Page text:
Monday, June 4, 2012

Seriously, Romney Isn't a Moderate

Now if Willard would just nominate Dick "Deficits Don't Matter" Cheney to be his VP, the return of the Bushies would be complete.--SS       

Seriously, Romney Isn't a Moderate:

I try not to pay as much attention to politics over the weekend—it’s how I keep my sanity—but I couldn’t help but notice this when it popped in my inbox yesterday morning:
[Eric] Fehnrstrom, pressed by George Will on Romney’s view of House Budget Chairman Paul Ryan’s budget: ‘He’s for the Ryan plan. He believes it goes in the right direction. … At least the Paul Ryan plan puts us on a path toward a balanced budget. It gets those annual deficits down, in a way that this president has been unable to do.’
In case you missed it, Mitt Romney’s chief advisor just told a national audience that Romney is “for” the most regressive economic plan to ever come out of Congress. Remember, the actual Ryan plan—as opposed to the one described by Fehnrstrom—will reduce taxes on the wealthy Americans, add trillions to the debt, and make sharp cuts to existing social services.

According to the Center on Budget and Policy Priorities, social spending accounts for nearly two-thirds of Ryan’s budget cuts. Ryan would elimiate subsidies for health insurance under the Affordable Care Act, and make sharp cuts to food stamps, low-income housing, Pell Grants and aid to poor women and children. What’s more, over the next decade, he would cut more than $700 billion from Medicaid and convert the program into an underfunded block grant to the states.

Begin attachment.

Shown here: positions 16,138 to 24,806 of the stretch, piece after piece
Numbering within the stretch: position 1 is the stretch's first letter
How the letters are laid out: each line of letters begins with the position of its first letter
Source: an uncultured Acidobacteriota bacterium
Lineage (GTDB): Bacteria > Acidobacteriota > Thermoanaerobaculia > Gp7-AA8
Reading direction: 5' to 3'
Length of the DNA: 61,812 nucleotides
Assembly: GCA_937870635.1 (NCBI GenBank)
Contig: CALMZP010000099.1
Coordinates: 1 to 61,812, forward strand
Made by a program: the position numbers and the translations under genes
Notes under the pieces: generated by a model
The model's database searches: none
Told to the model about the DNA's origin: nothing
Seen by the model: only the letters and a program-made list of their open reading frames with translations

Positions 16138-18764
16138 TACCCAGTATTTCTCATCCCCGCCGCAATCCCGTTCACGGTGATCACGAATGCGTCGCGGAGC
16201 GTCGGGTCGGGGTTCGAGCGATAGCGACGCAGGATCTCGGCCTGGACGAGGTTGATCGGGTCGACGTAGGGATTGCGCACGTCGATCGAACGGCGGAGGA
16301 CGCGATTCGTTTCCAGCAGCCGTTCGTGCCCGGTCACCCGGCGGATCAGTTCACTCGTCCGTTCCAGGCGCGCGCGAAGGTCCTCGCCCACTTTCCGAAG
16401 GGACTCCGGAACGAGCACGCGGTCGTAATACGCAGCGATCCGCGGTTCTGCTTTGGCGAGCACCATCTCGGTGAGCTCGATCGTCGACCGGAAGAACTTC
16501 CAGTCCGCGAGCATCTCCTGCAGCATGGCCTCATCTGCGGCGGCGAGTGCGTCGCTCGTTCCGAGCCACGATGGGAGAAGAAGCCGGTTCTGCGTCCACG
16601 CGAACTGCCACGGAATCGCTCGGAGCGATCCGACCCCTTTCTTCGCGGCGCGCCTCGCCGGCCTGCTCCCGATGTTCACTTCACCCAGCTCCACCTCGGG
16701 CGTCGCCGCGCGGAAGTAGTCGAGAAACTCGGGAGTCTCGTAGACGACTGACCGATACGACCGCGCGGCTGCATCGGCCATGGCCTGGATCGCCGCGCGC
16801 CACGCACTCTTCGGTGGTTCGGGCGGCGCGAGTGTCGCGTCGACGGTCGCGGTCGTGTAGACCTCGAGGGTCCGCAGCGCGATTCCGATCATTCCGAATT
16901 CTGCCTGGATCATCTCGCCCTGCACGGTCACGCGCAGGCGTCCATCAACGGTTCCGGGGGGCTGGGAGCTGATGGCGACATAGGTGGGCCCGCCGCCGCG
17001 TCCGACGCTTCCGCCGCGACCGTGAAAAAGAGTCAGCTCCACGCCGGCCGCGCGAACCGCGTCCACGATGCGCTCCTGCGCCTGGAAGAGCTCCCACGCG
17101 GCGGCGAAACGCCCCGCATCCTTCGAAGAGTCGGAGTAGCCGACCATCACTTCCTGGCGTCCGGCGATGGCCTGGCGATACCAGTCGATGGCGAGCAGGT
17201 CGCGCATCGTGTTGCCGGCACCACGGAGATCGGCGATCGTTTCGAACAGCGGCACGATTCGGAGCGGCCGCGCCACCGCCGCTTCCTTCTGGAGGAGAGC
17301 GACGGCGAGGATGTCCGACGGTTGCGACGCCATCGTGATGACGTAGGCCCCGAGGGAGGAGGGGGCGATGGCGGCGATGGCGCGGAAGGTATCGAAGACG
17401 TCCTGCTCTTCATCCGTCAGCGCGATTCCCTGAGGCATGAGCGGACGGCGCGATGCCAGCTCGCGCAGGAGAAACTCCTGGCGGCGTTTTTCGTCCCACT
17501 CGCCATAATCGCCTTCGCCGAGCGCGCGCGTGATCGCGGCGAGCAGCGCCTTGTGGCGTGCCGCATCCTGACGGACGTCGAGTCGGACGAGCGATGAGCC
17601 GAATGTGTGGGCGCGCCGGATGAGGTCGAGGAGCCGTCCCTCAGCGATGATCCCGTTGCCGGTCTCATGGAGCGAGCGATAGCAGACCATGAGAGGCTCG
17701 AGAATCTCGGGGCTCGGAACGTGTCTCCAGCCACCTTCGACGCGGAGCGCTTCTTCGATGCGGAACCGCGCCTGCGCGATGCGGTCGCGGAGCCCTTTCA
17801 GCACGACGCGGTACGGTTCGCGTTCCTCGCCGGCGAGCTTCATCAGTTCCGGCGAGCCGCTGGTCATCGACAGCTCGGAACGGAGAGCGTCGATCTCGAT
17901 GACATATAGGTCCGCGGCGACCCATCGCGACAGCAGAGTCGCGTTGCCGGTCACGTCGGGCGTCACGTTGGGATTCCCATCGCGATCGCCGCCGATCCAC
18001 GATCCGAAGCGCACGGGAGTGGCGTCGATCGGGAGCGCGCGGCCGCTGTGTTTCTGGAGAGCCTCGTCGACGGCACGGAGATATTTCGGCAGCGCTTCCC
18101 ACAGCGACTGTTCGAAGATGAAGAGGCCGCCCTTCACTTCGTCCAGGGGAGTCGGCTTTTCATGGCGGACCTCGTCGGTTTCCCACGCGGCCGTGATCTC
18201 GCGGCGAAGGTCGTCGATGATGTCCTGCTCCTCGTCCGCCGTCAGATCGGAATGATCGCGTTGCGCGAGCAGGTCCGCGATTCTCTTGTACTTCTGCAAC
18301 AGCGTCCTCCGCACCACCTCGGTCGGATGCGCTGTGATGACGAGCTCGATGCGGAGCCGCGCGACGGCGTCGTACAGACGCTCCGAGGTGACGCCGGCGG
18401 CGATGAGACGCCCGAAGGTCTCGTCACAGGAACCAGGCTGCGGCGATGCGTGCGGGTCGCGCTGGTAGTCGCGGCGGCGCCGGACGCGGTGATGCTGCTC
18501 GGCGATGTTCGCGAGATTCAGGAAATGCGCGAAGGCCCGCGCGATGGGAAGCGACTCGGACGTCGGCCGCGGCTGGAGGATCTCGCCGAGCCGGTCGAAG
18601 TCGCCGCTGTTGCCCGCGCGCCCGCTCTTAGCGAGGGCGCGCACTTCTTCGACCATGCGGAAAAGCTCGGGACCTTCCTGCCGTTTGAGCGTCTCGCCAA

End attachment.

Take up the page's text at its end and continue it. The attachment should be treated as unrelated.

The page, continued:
Far from dealing with the debt, the “savings” from shredding the social safety net would fund further tax cuts for the rich; the Ryan plan would give millionaires an additional $265,000 in tax relief, on top of the $129,000 saved from the Bush tax cuts. Overall, the taxes would go down for those on the top, and increase for those on the botom:

The Ryan plan is a massive reduction in government—and a massive giveaway to rich people—that dwarfs anything proposed by George W. Bush or Ronald Reagan. There is no way in which you could plausibly describe this as “moderate.” Even still, pundits will continue to identify Romney as a moderate Republican, and continue to ignore the extent to which he has promised policies which would exacerbate our current economic problems.

Why? I have no idea. For whatever reason, the national media is unconcerned with Romney’s commitment to radical, right-wing economic policies. It’s completely baffling.

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